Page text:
Having said that, with every occurrence, we all step back and take another look at our systems to make sure that we are doing everything that we can. Some of these recalls, I'll tell you, are not all bad things. In some cases, it's because there are better systems in place to be able to alert the consumer to some of the issues.
But the challenge with the government is that their approach to things like food safety would be a zero-defect concept. And it's just not feasible. And so what will happen is, you're going to end up creating enormous disruption for not a lot of benefit. So I do believe the food industry needs to continue to be held to the task of making sure that food safety is of the highest magnitude.
And I would tell you in particular, China, of course, is on the minds of all of us. We do not source any stuff from China that is exported outside that country. But we continue to make sure that even the production that we're doing internal to the country is of our highest standards. It's a critically-important issue. And I think the industry needs to remain in charge of solving it.
AUDIENCE: To hire right people, you replaced half of the top management. How were you able to engage other half's hearts and minds without creating fear of uncertainty?
IRENE ROSENFELD: It comes back to the idea of establishing the standard, being clear about what performance requirements are, and holding people accountable. When I came back in June, within two months we had our annual succession plan process. For a company that was underperforming, it was staggering to me to discover that 40% of our employees were rated high potential. That simply does not make sense.
And so much of what we've been doing is just raising the performance bar, being very clear about what's necessary. In many cases, we have allowed individuals who we have some concerns about-- allowed them the necessary time to either get with the new standard or not. But at a certain point, you have to be prepared to make those tough decisions. And so in some respects, some of the individuals in that group-- clearly, once the performance standards were clearer, they simply were not performing. And everybody understood that.
It's so interesting. It is incredibly difficult to let people go, as you all know. But I have found so often, when you let under-performers go it is a liberating event to the rest of the organization, because while they are there, people are confused about what you really want. And so I am hopeful that many of these changes-- rather than creating fear-- have created a sense of optimism and hope for those who are good. But time will tell.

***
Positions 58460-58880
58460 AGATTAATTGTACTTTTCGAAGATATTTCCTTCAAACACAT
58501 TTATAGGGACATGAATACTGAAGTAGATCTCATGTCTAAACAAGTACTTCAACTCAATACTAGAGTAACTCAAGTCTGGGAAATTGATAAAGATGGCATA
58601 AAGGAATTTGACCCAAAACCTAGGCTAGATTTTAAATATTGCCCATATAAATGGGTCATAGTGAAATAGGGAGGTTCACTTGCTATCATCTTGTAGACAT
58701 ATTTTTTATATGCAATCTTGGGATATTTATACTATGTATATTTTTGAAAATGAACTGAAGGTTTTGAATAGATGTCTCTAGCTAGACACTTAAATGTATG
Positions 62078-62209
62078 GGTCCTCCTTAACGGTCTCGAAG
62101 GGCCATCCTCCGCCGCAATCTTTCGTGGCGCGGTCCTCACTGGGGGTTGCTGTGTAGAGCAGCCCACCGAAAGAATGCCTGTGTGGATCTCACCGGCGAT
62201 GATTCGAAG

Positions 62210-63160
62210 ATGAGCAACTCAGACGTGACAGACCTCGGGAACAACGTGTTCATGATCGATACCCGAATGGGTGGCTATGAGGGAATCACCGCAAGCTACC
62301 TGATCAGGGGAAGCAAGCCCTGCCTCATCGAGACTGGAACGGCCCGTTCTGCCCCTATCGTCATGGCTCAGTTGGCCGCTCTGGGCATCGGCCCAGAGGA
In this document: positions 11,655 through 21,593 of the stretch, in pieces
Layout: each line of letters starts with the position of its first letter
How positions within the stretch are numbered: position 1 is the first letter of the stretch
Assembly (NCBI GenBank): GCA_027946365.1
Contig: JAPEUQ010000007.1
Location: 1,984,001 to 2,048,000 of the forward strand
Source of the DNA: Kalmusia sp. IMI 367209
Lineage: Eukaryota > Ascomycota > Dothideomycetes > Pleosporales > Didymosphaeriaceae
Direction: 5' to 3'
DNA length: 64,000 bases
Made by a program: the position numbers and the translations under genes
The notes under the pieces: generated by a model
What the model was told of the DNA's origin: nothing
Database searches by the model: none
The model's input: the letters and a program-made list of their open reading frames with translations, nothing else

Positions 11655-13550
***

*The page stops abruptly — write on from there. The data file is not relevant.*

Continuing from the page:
SPEAKER 2: We have time for one more question. And we can bring the microphone. Oh, you already have it.
AUDIENCE: Irene, in this time of incredible increases in commodity prices-- namely, milk and coffee and others-- what is your philosophy of management in this kind of an environment?
IRENE ROSENFELD: The first thing is to make sure that we have adequate value in our brands. And so much of the investment that we have made in the course of 2007, and have been making for the last couple of years, is designed-- to some extent-- to undo some of the past behaviors. But it's about reinvesting in product quality, reinvesting in brand equity, and reinvesting in product innovation. And so our first obligation is to make sure that we're adding enough value to our brands so that they have the ability to take price increases in the face of some of these really ungodly, all-time-high commodity costs that we're seeing in so many different areas.
So our focus is really on what we need to do to add enough value to our brands to be able to price the commodities. And certainly in most cases, this is an industry-wide issue. And so it's not a question of anybody staying behind and trying to grab market share. So our focus has been on adding value.
The second piece is to continue to look at the controllable costs. And that's why this overhead piece is so important to us, because in the foreseeable future, input costs are not going down anytime soon. Some of what we're seeing in dairy is cyclical. There is a drought in Australia, created havoc with the dairy powder market. That will go away.
But some of it is secular, as we look at demand in Asia and in other markets. So we are hunkering down and preparing for a continued environment of high input costs. And our goal is to make sure that our products can be differentiated enough-- things like [INAUDIBLE] cheese, for example, have a much higher margin than our base cheese products. And that will allow us, we believe, to weather that storm.
JOE THOMAS: Good work. You sure you don't want to come back and join the faculty?
IRENE ROSENFELD: [INAUDIBLE]
JOE THOMAS: Dr. Rosenfeld, thank you very much for a wonderful talk, and for excellent answers to questions. There will be a reception immediately following in the atrium of Sage Hall, right across the street. We hope you will join us there. And Irene, thank you very much for being the 21st annual Durland lecturer.
IRENE ROSENFELD: Thank you, Joe.
We've received your request
You will be notified by email when the transcript and captions are available. The process may take up to 5 business days. Please contact firstname.lastname@example.org if you have any questions about this request.
Irene Rosenfeld, chairman and CEO of Kraft Foods Inc., presents the 2007 Lewis H. Durland Memorial Lecture in Cornell's Alice Statler Auditorium.